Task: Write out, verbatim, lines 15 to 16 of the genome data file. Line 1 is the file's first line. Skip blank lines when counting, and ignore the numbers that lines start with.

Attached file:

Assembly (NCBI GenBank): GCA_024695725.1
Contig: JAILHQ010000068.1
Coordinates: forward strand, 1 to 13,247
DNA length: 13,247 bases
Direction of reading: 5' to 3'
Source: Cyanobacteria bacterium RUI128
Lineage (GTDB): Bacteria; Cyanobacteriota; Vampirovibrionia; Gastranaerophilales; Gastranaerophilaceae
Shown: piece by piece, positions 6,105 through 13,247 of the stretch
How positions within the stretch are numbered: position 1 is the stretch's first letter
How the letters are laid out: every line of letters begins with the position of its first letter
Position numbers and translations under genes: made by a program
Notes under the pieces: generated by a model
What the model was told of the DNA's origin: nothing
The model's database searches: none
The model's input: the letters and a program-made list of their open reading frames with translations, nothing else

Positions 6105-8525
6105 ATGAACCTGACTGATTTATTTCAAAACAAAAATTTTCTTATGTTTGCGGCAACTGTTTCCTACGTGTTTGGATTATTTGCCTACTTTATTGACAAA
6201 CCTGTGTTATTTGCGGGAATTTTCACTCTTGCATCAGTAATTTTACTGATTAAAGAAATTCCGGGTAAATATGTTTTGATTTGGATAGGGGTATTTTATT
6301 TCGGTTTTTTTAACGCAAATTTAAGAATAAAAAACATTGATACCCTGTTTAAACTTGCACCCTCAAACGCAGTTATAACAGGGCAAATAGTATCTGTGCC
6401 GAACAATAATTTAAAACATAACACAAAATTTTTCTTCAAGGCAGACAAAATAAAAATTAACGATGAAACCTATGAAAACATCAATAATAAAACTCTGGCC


The model's input: the letters and a program-made list of their open reading frames with translations, nothing else

Positions 6105-8525